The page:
ISLAMABAD: Pakistan’s balance of payments crisis seems far from over, as its net international reserves are negative $4 billion even after excluding the International Monetary Fund debt obligations, suggest latest figures released by State Bank of Pakistan (SBP).
The SBP’s up to one year obligations exceed its gross official foreign currency reserves by at least $4 billion. Against $8.2 billion gross official reserves as of last week, the SBP’s short-term liabilities stand at nearly $12.2 billion.
The current gross official $8.2 billion reserves are largely maintained by taking short-term loans from commercial banks and taking Chinese and Saudi deposits under the currency swap arrangements.
As of September this year, the central bank borrowed $7.22 billion from commercial banks under the forward and currency swap arrangements, according to data that SBP released on Wednesday. The central bank was required to return $1.5 billion within one month, $3.2 billion in two months and remaining $2.6 billion up to one year, according to the official data.
The commercial banks swap deals are signed in the range of 2.5% to 4% interest rates, according to the banking sector sources.
In addition to this, SBP owes $3 billion to China, $1 billion to Saudi Arabia and $700 million to other sources, according to the sources. Around $453 million were to be repaid to the IMF in this fiscal year, which will be a direct charge on the SBP reserves.
This has resulted into negative $4 billion foreign currency reserves.
According to the IMF’s standard definition of the Net International Reserves (NIR), the central bank’s reserves would be negative $9.7 billion after including its total $6 billion obligations. But the IMF’s $6 billion repayments are spread over next five years, therefore, all the amount cannot be excluded against short-term liabilities of the central bank.
At the end of the Pakistan Muslim League-Nawaz (PML-N) tenure, the SBP’s foreign currency swap position was $6.7 billion.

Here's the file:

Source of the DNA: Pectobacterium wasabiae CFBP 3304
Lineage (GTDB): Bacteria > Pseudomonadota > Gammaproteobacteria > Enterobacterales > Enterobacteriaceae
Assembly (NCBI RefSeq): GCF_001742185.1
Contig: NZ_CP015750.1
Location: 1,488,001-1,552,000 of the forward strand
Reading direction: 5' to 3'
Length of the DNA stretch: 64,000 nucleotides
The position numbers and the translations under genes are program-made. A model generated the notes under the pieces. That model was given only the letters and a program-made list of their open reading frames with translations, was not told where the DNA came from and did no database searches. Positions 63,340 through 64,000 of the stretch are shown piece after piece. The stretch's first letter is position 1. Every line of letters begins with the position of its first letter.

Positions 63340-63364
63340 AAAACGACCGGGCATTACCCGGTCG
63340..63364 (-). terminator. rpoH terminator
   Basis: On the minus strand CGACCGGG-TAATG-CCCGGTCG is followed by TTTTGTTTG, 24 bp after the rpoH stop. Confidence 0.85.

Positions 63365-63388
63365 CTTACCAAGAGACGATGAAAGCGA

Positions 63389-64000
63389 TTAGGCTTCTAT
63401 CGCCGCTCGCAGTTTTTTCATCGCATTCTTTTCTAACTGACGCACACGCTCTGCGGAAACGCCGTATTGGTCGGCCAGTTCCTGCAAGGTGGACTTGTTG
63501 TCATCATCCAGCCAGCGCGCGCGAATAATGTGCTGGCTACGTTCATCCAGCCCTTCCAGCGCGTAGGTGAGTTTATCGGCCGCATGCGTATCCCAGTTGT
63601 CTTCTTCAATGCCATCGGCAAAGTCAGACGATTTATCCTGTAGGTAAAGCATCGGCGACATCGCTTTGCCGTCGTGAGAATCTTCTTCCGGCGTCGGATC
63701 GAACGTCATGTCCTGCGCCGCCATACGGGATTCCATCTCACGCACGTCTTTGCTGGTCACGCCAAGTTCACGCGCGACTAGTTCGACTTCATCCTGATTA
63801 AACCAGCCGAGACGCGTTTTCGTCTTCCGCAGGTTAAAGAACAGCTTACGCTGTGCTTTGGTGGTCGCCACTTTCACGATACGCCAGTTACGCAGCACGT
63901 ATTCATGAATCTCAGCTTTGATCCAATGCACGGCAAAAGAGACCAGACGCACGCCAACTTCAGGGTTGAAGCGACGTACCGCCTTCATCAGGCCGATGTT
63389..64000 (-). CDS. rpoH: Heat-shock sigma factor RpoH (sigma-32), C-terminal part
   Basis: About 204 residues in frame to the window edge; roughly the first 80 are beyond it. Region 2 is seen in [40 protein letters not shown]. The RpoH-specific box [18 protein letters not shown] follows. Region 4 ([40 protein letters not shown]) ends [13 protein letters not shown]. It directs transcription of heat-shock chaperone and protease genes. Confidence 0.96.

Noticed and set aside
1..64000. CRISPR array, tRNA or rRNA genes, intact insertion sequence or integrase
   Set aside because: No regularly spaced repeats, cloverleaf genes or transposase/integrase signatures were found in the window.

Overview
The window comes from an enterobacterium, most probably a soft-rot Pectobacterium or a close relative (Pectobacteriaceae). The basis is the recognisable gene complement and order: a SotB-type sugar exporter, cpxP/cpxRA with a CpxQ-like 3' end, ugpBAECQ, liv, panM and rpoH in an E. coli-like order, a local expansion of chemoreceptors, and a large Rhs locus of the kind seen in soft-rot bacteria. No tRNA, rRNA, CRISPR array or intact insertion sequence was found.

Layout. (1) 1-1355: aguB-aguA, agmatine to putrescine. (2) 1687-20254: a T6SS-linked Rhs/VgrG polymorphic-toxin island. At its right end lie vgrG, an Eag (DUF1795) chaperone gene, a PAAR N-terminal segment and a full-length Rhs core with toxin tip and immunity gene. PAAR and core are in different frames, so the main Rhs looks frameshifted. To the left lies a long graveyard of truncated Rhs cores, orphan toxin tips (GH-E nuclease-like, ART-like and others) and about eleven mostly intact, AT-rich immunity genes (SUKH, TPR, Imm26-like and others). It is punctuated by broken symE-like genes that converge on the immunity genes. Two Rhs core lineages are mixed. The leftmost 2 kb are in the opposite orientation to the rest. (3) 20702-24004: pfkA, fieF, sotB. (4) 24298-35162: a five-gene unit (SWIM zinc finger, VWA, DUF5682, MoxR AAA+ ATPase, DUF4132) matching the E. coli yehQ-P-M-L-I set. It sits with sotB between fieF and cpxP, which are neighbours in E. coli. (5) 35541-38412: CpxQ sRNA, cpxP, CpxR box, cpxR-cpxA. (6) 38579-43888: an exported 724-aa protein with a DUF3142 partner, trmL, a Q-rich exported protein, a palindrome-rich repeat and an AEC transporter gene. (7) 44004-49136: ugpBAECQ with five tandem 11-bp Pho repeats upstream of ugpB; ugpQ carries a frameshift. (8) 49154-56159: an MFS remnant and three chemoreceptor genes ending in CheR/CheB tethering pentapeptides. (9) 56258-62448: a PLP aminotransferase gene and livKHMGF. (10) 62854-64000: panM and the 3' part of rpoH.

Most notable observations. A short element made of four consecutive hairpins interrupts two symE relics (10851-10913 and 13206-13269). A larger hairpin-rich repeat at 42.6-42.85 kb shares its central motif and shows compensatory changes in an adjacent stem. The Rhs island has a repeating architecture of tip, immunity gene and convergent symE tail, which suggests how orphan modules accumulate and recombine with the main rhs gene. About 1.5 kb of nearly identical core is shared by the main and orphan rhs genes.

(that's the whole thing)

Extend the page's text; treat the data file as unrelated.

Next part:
“The $7.22 billion foreign currency swaps must have been avoided due to the country’s bad experience in late 1990s,” said former finance minister Dr Hafiz Pasha. He said that the then government had to pay the foreign currency deposit holders in rupee at a premium rate after it exhausted their deposits.
In 1998, the then PML-N government had consumed foreign currency deposits of commercial banks after global powers imposed sanctions on Pakistan in retaliation to nuclear bomb explosions.
The $7.22 billion loans have been obtained by the central bank from commercial banks under F-25 and F-3 circulars, taking benefits of the foreign currency deposits of Pakistanis as well as foreign nationals, according to the sources in the banking sector.
The loans obtained under F E-25 circular are also shown part of both the central bank and commercial banks’ reserves. This is tantamount to double-booking of the currency reserves. Few months ago, Dr Asfhaque Hasan Khan, now a member of the Economic Advisory Council, had also termed the SBP’s foreign currency swaps deal as double booking. He had suggested that the swaps should have been excluded from the commercial banks’ reserves.
After receiving commitments from the friendly countries, Finance Minister Asad Umar had said that Pakistan’s balance of payments crisis was over. Prime Minister Imran Khan had also endorsed the finance minister’s statement in a cabinet meeting.
So far only Saudi Arabia had given firm commitments for providing $6 billion lifeline. The commitments from United Arab Emirates and China were still unclear. There is high possibility that China may rollover its $3 billion safe deposits that are due by end of this fiscal year. Pakistan’s talks with the IMF for a bailout package also failed, as both the sides could not converge on the main thorny issues including provision of data related to Chinese public and publically guaranteed debt.
In an interview with the Bloomberg on Wednesday, the finance minister said the government was not in a hurry to obtain a bailout package from the IMF to boost the country’s foreign exchange reserves. The wire agency quoted the minister as saying that, “We aren’t in a hurry. We are covered even if it delays for two months.”
There was a massive increase in contracting short-term loans after the expiry of the last IMF programme in September 2016. During its three-year programme, the IMF had kept Pakistan under check by placing two main conditions. One was related to the Net International Reserves that is calculated by excluding the impact of currency swap loans. The other was on reducing the short-term loans obtained under currency swap arrangements.
When the IMF programme ended, the forward and currency swap-related obligations of the SBP amounted to negative $765 million in September 2016. In two years, these obligations swelled by almost ten times.
Published in The Express Tribune, November 29th, 2018.
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